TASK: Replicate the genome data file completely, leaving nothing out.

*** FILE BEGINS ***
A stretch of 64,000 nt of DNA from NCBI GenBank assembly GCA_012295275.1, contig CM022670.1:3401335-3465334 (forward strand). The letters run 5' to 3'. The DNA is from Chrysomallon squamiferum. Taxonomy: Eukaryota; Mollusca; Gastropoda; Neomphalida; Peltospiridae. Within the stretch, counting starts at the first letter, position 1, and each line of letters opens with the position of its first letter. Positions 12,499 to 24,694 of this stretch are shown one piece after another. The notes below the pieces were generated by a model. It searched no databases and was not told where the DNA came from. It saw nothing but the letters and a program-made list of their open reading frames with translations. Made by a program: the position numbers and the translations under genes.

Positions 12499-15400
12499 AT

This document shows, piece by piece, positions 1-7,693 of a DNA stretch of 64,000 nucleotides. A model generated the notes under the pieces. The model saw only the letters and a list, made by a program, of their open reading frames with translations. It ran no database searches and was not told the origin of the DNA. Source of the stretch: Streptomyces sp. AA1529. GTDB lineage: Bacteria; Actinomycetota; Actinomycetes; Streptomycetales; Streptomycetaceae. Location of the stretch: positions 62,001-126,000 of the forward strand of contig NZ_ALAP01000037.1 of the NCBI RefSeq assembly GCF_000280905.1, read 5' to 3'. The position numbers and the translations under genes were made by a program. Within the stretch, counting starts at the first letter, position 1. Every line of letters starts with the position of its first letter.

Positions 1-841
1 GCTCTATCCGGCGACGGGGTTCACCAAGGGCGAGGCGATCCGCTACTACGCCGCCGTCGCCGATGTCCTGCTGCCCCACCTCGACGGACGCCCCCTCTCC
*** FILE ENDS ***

A stretch of 64,000 nt of DNA from NCBI GenBank assembly GCA_012295275.1, contig CM022670.1:3401335-3465334 (forward strand). The letters run 5' to 3'. The DNA is from Chrysomallon squamiferum. Taxonomy: Eukaryota; Mollusca; Gastropoda; Neomphalida; Peltospiridae. Within the stretch, counting starts at the first letter, position 1, and each line of letters opens with the position of its first letter. Positions 12,499 to 24,694 of this stretch are shown one piece after another. The notes below the pieces were generated by a model. It searched no databases and was not told where the DNA came from. It saw nothing but the letters and a program-made list of their open reading frames with translations. Made by a program: the position numbers and the translations under genes.

Positions 12499-15400
12499 AT

This document shows, piece by piece, positions 1-7,693 of a DNA stretch of 64,000 nucleotides. A model generated the notes under the pieces. The model saw only the letters and a list, made by a program, of their open reading frames with translations. It ran no database searches and was not told the origin of the DNA. Source of the stretch: Streptomyces sp. AA1529. GTDB lineage: Bacteria; Actinomycetota; Actinomycetes; Streptomycetales; Streptomycetaceae. Location of the stretch: positions 62,001-126,000 of the forward strand of contig NZ_ALAP01000037.1 of the NCBI RefSeq assembly GCF_000280905.1, read 5' to 3'. The position numbers and the translations under genes were made by a program. Within the stretch, counting starts at the first letter, position 1. Every line of letters starts with the position of its first letter.

Positions 1-841
1 GCTCTATCCGGCGACGGGGTTCACCAAGGGCGAGGCGATCCGCTACTACGCCGCCGTCGCCGATGTCCTGCTGCCCCACCTCGACGGACGCCCCCTCTCC